During the installation you’re prompted to edit the gitolite config file. Replace the repository umask value as described below

$REPO_UMASK = 0007;

As the last step fix the repository directory permissions and owner

sudo chmod -R g+rwX /home/git/repositories/
sudo chown -R git:git /home/git/repositories/

Testing Gitolite

This step is mandatory in order to get the localhost entry in the ssh known_keys file made

To test the gitolite installation clone the gitolite admin repository on the server into the tmp folder.

You have to do this using the git user, only this user has its public key in gitolite installed at the moment.

git clone git@localhost:gitolite-admin.git /tmp/gitolite-admin

If everything is in order you can delete the cloned repository afterwards…

rm -rf /tmp/gitolite-admin


Wer’re finally getting to the gitlabhq installation. Let’s start with the prerequired python and ruby libraries:

easy_install pip
sudo pip install pygments
sudo gem install bundler

If you’re using Sqlite3 as db backend, install the sqlite3 gem with the following command

gem install sqlite3 -v '1.3.4' -- --with-sqlite3-dir=/opt/sqlite3

This is also a good chance to install the by gitlabhq required charlock holmes gem

sudo gem install charlock_holmes -v '0.6.8'

If you’re getting SSL certificate verification errors use the no verify global variable and try the gem install command again:

export GIT_SSL_NO_VERIFY=true

Now clone the gitlab repository and install the gems (as user git)

git clone -b stable git://github.com/gitlabhq/gitlabhq.git
cd gitlabhq

MySQL Backend

If you’re using the preconfigured Sqlite3 backend you can skip this step and proceed directly with the bundle install command further below. But if you decide to use MySQL as database backend you’ll have to make some small changes to the gitlabhq configuration as well as initialize the mysql database and add a query user for gitlabhq. First, edit the config/database.yml file and configure a production environment similar to this:

  adapter: mysql2
  username: gitlab
  password: "your_db_password"
  host: localhost
  database: gitlab

Second, you have to add the mysql2 gem to the Gemfile in the gitlabhq folder (you can remove the sqlite3 gem dependency)

gem "mysql2"

To be sure it works, install the mysql2 gem separately:

gem install mysql2

I expect you have a MySQL server up and running that’s why I’m only describing the initial database setup. Login into the mysql client using the root user

mysql -u root -p

Create a user and a database for gitlabhq

CREATE USER gitlab@localhost IDENTIFIED BY 'here_is_the_db_password';
GRANT ALL PRIVILEGES ON gitlab . * TO gitlab@localhost;

Install bundle, load tables and initial data

Now proceed with the finishing touch; install the bundles and execute the initial db setup

bundle install --without development test
bundle exec rake db:setup RAILS_ENV=production
bundle exec rake db:seed_fu RAILS_ENV=production

Apache2 mod_passenger

I’m against running gitlabhq using the rails provided server so I’ll be using passenger instead… Let’s assume you’re using a working apache2 installation with the module configurations stored under /etc/httpd/conf.d and a vhost setup with the vhost configurations stored under /etc/httpd/hosts.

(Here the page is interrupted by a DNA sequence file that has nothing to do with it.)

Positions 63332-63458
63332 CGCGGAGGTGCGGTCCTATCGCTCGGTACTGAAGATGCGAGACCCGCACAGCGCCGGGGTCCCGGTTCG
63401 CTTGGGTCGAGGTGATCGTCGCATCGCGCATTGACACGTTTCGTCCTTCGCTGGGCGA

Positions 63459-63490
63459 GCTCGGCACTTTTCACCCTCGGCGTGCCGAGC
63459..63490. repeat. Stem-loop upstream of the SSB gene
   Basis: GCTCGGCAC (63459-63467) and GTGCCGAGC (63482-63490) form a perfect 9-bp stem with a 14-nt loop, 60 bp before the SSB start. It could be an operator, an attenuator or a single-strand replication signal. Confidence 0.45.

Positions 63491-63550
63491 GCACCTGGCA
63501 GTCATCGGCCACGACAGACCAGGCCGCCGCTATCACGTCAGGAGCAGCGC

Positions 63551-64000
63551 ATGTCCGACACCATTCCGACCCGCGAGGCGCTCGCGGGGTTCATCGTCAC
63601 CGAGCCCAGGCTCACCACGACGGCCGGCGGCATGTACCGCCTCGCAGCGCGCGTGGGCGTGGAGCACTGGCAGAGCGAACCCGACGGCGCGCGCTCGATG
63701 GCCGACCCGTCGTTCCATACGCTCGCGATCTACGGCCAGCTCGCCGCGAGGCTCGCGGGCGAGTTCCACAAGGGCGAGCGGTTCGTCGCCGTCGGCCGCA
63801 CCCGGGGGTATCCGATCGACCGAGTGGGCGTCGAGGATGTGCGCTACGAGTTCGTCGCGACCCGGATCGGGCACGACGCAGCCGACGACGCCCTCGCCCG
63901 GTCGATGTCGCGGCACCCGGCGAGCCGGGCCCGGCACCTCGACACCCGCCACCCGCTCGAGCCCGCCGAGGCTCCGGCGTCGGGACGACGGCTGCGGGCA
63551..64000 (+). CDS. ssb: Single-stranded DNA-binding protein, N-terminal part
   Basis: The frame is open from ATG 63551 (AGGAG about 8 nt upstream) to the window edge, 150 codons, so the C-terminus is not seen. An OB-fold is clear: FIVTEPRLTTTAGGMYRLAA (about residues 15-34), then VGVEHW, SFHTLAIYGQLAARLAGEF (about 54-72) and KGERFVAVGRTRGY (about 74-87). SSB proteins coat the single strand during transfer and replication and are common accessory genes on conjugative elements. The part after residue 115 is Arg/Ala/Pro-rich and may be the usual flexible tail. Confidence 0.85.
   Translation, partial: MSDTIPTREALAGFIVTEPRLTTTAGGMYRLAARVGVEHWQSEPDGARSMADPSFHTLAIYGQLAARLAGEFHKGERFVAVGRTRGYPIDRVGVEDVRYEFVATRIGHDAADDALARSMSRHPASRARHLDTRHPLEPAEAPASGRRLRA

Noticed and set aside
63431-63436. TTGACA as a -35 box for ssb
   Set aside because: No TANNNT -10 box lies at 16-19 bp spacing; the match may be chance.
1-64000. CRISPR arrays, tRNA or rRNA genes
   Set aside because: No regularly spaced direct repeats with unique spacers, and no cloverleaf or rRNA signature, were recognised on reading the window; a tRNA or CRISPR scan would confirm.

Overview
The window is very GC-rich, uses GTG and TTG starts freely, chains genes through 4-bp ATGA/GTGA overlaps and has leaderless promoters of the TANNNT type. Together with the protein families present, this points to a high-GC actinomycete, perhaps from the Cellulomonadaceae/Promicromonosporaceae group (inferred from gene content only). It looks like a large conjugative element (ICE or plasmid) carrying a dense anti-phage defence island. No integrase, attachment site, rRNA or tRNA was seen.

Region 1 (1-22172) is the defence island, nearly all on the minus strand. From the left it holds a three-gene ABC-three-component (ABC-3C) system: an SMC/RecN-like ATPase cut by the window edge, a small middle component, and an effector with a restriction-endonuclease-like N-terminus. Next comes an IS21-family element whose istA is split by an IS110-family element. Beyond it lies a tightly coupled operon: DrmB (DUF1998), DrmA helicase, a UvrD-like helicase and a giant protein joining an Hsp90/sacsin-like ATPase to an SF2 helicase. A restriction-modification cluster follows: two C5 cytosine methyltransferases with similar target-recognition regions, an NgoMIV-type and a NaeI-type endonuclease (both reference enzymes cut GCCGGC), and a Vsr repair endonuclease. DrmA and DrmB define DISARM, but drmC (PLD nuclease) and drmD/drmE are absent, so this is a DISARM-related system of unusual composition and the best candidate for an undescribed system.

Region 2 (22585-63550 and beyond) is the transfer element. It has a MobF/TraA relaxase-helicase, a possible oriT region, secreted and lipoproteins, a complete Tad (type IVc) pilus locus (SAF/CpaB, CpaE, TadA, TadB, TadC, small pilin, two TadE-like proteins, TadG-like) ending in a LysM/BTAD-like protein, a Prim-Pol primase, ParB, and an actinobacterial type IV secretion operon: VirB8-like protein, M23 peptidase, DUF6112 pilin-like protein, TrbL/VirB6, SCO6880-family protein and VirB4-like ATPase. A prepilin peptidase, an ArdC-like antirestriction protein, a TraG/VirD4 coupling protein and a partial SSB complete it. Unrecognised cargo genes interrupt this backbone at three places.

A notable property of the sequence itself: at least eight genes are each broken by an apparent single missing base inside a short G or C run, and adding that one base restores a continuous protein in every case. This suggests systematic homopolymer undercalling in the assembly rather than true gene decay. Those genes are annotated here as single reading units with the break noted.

Start by installing the passenger gem and passenger itself

gem install passenger

Copy the generated loadmodule statements to a new module file and store it under /etc/httpd/conf.d/passenger.conf

LoadModule passenger_module /usr/local/lib/ruby/gems/1.9.1/gems/passenger-3.0.11/ext/apache2/mod_passenger.so
PassengerRoot /usr/local/lib/ruby/gems/1.9.1/gems/passenger-3.0.11
PassengerRuby /usr/local/bin/ruby

Here’s an example of a working vhost configuration, you can copy paste and adjust it to your needs:

ServerName gitlabhq.yourhost.com
DocumentRoot /home/git/gitlabhq/public

    AllowOverride All
    Options -MultiViews

CustomLog logs/gitlab/access combined
ErrorLog  logs/gitlab/error
ServerAdmin info@yourhost.com
RackBaseURI /
RackEnv production

It’s extremely important to add the apache user to the git user group to prevent access problems:

usermod -a -G git apache


I’ve used the following web resources to help me with my installation:

I’ve used the following web resources to help me with my installation:

URL Description
Gitlabhq Ubuntu linux installation tutorial
Gitolite (Gitlabhq) Tutorial for gitolite installation on ubuntu linux
Gitolite Installation Tutorial In depth installation tutorial for gitolite
Redis Installation tutorial for redis on CentOS 5.6
Nokogiri Installation tutorial for Nokogiri
Ruby 1.9.2 on CentOS 5.5 Installation tutorial for Ruby and Passenger on CentOS 5.5


One sad thing about gitlabhq is the overall 500 error page. You won’t get detailed information on what went wrong it just says “there was a problem, check your config”.

The following thing is essential if you’re having problem like for example creating new repositories and using mod_passenger:

The user running passenger must have write access to the gitolite repository folder! If he doesn’t have the permissions – fail!

For general problems try deleting the lockfiles generated by gitlabhq in the system temp directory:

sudo rm -rf /tmp/gitlabhq-gitolite*

Final Notes

I’m using a slightly different setup in our company mainly because I’ve forked the gitlabhq project to make some company-related changes. In order to speed up development and deployment I’m using capistrano to deploy my gitlabhq fork to the server. I’m not posting information about it here because it’s a special setup and won’t be useful to you if you’re not actively making changes to gitlabhq.

So that’s it with this you should get gitlabhq working on your CentOS 5.5 system. If you’ve got problem or comments feel free to leave them here…

1 minute

Easy forking with git

Did you ever wanted to fork a project but weren't exactly sure about handling updates from the master repository?

Published Jan 26, 2012 in programming